reporter: until then, he'll continue to talk about his experience, so people can learn from the past. damien: they were just children living in communist yugoslavia when they first started having visions of the virgin mary. today, more than three decades on, those children are adults, and that region has become the country of bosnia-herzegovina. now if you're catholic, you'll probably know that i'm talking about medjugorje. believers say the virgin mary appears there. but the vatican is not so sure. reporter: they come by the thousands from all over the world to gather here in medjugorje on what has come to be called the apparition mountain. they are waiting for mirjana, one of six so-called seers. she says a female figure, or gospa in serbo-croatian, appears
to her -- the mother of god. and everyone is welcome to be there when it happens. mirjana says gospa speaks to her every time. as soon as mirjana's vision is over, she conveys the message she's been told. an interpreter then translates the message into several languages, and the divine news is sent out into the world. >> dear children, with motherly love, i'm coming to help you so that you can have always more love, and that means more faith. i'm coming to help you to live with love, the words of my son, so that the world could be different. reporter: the fabled visions of maria draw more than a million pilgrims to medjugorje every year.
what was once a tiny village near the croatian border has become a prosperous small city. hotels and shops selling devotionalia line the street. the gospa's appearances have brought prosperity. klaudia: things have changed for my family since the apparitions began. our town gets lots of visitors now, and that creates new jobs. we used to lead a quiet life as farmers. today, we all live from pilgrimage tourism. reporter: sacred souvenirs sell like hot cakes. almost every pilgrim buys something for his or her loved ones back home. that way, even those who can't make the pilgrimage can share in maria's blessing. >> i bought one, two, three, four rosaries -- for my sister and my grandchildren. reporter: the visions began in 1981 on a mountain near the village.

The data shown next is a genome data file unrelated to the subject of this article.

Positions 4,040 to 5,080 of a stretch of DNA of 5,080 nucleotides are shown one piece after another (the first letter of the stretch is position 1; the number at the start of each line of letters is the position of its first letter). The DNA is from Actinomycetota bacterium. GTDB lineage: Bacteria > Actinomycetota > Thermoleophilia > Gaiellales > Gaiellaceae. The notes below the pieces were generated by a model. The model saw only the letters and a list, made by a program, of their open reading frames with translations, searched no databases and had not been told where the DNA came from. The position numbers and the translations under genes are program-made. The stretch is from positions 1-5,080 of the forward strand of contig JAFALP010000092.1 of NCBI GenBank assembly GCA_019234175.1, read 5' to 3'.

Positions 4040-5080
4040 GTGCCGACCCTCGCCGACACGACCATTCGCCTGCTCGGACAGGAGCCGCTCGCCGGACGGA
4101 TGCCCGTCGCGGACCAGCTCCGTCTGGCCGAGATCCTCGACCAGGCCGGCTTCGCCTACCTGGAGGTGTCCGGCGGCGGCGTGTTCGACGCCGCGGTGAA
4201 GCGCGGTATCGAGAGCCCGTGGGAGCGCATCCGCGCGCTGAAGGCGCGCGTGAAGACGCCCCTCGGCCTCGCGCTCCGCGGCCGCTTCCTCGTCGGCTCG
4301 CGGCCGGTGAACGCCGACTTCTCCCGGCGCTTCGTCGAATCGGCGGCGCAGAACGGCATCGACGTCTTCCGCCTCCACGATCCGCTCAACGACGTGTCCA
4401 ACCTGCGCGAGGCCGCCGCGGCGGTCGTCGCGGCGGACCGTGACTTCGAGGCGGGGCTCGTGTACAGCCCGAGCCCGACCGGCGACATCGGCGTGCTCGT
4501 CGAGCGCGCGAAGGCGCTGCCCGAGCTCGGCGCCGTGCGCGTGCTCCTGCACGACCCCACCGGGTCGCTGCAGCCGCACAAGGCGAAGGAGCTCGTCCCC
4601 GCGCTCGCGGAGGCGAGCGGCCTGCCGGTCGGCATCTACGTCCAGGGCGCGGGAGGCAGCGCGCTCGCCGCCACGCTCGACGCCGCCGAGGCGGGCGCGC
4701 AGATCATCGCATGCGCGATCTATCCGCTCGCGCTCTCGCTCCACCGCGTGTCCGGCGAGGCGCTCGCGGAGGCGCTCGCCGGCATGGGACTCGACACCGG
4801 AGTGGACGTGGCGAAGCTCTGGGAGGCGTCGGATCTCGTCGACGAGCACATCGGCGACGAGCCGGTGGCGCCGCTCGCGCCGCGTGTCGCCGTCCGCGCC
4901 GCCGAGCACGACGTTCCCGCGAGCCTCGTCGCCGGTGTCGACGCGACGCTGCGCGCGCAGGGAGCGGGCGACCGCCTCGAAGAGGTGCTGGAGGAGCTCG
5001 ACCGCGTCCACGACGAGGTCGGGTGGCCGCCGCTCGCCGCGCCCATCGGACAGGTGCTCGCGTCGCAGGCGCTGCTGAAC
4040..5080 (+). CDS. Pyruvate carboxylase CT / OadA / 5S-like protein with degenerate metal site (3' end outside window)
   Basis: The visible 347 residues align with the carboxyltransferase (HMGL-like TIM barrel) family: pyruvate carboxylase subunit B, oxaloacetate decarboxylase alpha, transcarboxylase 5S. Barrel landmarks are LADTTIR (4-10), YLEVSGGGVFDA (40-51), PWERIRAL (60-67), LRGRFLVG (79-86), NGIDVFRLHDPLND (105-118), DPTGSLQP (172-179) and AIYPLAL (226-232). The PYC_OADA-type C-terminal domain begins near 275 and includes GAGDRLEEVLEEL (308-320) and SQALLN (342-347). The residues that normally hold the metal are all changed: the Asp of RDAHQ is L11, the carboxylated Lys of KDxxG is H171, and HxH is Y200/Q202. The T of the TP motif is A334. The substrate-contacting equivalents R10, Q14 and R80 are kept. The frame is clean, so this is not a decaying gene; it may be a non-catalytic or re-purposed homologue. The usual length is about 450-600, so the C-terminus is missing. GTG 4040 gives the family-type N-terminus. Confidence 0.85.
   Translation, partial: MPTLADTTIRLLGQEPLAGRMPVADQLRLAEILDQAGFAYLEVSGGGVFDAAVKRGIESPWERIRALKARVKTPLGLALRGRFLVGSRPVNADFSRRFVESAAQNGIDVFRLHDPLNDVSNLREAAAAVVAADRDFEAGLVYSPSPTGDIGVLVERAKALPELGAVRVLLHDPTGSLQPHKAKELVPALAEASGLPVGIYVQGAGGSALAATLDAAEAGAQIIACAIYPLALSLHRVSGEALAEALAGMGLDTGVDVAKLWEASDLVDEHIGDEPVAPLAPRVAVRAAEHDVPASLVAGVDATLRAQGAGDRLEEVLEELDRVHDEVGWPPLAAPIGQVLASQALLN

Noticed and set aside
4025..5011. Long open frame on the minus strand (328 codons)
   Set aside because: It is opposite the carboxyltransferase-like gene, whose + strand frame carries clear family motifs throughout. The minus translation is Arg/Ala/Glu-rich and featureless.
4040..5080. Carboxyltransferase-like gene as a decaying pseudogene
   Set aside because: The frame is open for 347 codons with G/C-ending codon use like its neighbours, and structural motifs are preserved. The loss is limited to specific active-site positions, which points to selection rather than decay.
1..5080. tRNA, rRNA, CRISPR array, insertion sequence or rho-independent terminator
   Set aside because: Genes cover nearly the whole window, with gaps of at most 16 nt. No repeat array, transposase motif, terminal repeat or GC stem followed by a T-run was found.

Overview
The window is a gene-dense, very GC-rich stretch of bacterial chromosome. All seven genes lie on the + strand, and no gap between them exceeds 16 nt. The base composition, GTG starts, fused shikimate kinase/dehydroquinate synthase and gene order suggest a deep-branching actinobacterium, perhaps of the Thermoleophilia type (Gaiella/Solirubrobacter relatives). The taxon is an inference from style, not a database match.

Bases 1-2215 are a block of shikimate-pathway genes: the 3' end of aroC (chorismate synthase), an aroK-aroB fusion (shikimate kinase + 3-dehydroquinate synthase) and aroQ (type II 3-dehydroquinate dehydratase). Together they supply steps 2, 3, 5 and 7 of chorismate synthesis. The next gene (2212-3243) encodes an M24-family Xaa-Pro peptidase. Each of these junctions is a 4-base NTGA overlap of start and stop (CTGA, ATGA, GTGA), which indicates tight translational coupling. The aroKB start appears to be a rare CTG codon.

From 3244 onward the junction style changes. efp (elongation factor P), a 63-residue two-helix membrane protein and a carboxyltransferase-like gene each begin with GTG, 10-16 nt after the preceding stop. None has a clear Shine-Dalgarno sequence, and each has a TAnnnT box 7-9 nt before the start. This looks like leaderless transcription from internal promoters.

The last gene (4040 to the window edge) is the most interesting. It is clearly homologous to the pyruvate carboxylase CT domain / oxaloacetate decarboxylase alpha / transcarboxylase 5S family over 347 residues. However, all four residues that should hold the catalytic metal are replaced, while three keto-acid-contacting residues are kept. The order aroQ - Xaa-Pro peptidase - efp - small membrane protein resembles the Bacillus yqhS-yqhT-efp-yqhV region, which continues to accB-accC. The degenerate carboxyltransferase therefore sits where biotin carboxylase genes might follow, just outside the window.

the six seers -- young people, back then -- initially experienced them together, and every day. the communist government tried hard to suppress this development, but the inconspicuous village was soon drawing thousands of the faithful. today, medjugorje is one of the most important pilgrimage sites in the world. but the vatican views it all with a fair amount of skepticism. now this man, polish archbishop henryk hoser, has come to look into things as a special envoy of the pope. officially, he's only seeing after the well-being of the pilgrims, but the real focus is on power relations in the town and what influence the church still has here. influential local residents want to play the role of self-appointed sheriff and have a voice in what we film. generally speaking, the archbishop has a positive impression of medjugorje's spiritual significance.
he says it is indeed a site of veneration for maria, where people can find calm and inner peace. the pilgrims, often barefoot, pray as they climb apparition mountain to approach their mother of god. many of them have grave concerns and deprivations. >> i have been praying to the virgin mary to help me cure my left leg. i had polio when i was very young. >> our mother has cancer. [indiscernible] reporter: it probably will make no difference to these people